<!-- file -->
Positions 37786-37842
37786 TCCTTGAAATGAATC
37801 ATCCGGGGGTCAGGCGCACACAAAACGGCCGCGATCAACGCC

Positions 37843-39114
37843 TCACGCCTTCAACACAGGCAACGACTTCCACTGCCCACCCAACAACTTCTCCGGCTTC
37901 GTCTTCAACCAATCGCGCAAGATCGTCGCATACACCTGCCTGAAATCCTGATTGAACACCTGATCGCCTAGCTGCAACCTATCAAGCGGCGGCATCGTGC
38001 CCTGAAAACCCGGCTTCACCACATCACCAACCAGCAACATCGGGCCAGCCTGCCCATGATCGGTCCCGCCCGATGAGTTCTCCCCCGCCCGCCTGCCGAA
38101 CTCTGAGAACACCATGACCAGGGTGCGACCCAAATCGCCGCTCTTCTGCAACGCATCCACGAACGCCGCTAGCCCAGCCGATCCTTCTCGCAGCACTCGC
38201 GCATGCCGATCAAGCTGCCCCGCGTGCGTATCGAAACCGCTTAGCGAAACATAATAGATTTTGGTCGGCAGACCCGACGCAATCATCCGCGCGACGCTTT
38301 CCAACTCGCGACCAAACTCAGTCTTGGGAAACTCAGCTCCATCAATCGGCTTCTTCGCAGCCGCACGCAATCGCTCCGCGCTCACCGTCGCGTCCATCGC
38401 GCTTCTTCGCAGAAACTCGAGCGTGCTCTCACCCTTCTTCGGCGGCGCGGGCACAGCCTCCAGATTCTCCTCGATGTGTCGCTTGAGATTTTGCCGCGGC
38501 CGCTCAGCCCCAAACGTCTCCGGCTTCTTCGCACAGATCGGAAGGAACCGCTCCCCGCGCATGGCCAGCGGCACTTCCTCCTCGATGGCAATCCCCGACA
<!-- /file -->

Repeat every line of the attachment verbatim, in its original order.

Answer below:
Positions 37786-37842
37786 TCCTTGAAATGAATC
37801 ATCCGGGGGTCAGGCGCACACAAAACGGCCGCGATCAACGCC

Positions 37843-39114
37843 TCACGCCTTCAACACAGGCAACGACTTCCACTGCCCACCCAACAACTTCTCCGGCTTC
37901 GTCTTCAACCAATCGCGCAAGATCGTCGCATACACCTGCCTGAAATCCTGATTGAACACCTGATCGCCTAGCTGCAACCTATCAAGCGGCGGCATCGTGC
38001 CCTGAAAACCCGGCTTCACCACATCACCAACCAGCAACATCGGGCCAGCCTGCCCATGATCGGTCCCGCCCGATGAGTTCTCCCCCGCCCGCCTGCCGAA
38101 CTCTGAGAACACCATGACCAGGGTGCGACCCAAATCGCCGCTCTTCTGCAACGCATCCACGAACGCCGCTAGCCCAGCCGATCCTTCTCGCAGCACTCGC
38201 GCATGCCGATCAAGCTGCCCCGCGTGCGTATCGAAACCGCTTAGCGAAACATAATAGATTTTGGTCGGCAGACCCGACGCAATCATCCGCGCGACGCTTT
38301 CCAACTCGCGACCAAACTCAGTCTTGGGAAACTCAGCTCCATCAATCGGCTTCTTCGCAGCCGCACGCAATCGCTCCGCGCTCACCGTCGCGTCCATCGC
38401 GCTTCTTCGCAGAAACTCGAGCGTGCTCTCACCCTTCTTCGGCGGCGCGGGCACAGCCTCCAGATTCTCCTCGATGTGTCGCTTGAGATTTTGCCGCGGC
38501 CGCTCAGCCCCAAACGTCTCCGGCTTCTTCGCACAGATCGGAAGGAACCGCTCCCCGCGCATGGCCAGCGGCACTTCCTCCTCGATGGCAATCCCCGACA